Churches don’t appear out of nowhere. Someone has to start them. Starting a church requires vision, courage, and energy. It requires people who are willing to take risks for the kingdom of God. There are a lot of churches that were started 40-60 years ago that have reached a stage that makes keeping young adults around very challenging. Over time church leaders often have less vision and energy in the twilight years than they had in the infancy stages of the church. What also tends to happen is that as church leaders age, the input and influence on decision making gets held onto by those “elder statesmen” who invested their whole lives into the congregation. No one wants to challenge them out of respect for their life’s work. They don’t want to be challenged by the young people who haven’t yet invested their whole lives into the congregation as they have. The church comes to an impasse that is never communicated but exists under the surface or just by default. Rather than challenge the system and lead where there is no room or permission given to lead by those in authority, young people often go to a place where their voice will be heard and valued.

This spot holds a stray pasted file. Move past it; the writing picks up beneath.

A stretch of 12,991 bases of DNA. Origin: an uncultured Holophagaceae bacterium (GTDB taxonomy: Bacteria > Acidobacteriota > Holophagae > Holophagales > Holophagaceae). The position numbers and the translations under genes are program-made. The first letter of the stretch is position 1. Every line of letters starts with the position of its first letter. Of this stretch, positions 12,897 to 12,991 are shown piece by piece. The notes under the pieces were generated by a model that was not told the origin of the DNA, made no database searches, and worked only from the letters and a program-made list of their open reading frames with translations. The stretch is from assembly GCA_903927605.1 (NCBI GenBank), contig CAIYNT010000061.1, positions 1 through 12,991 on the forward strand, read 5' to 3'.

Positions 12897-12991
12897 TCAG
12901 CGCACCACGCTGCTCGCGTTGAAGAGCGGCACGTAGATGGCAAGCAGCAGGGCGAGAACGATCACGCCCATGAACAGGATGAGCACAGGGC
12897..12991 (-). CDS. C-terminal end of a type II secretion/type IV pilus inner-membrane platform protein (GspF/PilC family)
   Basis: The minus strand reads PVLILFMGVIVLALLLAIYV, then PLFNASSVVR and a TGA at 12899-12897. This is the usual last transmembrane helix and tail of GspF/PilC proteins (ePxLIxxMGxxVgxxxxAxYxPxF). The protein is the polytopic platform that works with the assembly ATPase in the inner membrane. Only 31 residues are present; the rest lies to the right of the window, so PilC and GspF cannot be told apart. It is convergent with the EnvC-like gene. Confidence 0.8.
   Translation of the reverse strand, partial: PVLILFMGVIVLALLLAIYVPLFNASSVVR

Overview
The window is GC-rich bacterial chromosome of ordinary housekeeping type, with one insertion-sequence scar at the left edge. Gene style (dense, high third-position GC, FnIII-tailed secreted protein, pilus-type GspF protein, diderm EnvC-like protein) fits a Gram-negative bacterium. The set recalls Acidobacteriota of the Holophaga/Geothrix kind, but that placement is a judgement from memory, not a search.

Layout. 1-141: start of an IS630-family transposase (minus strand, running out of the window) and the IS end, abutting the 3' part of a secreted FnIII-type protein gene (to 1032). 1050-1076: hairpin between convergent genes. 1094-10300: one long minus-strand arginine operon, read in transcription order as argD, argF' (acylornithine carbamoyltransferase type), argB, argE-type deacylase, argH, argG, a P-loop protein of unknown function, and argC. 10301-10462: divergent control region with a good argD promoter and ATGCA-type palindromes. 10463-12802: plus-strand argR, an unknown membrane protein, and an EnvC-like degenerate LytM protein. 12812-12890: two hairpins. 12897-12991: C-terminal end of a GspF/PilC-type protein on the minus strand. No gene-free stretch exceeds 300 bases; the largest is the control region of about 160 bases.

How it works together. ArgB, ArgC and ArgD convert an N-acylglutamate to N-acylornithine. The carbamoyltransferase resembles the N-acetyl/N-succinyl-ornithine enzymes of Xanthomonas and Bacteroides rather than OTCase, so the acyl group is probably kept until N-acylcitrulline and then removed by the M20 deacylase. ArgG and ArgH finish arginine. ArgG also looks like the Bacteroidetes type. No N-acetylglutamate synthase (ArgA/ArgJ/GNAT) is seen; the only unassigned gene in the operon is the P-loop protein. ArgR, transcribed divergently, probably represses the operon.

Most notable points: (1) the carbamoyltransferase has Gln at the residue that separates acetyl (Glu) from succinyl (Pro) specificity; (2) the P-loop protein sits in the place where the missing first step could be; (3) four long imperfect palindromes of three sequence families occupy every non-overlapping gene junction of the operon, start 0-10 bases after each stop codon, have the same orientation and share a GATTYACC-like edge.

As churches age and leadership ages, it is vitally important that they give the same room to young leaders that was given to them in their early years. Because that baton has largely been failed to be passed by one generation to the next that we have lost many of our best young adults and will continue to lose them and not reach new ones. So if you are in leadership, always be looking for ways to pass the baton. Keep developing new leaders. Remember, we all get replaced eventually and we don’t want to leave the church in a spot where no one is ready to take on the next set of leadership challenges. That means equipping people in their teens and twenties.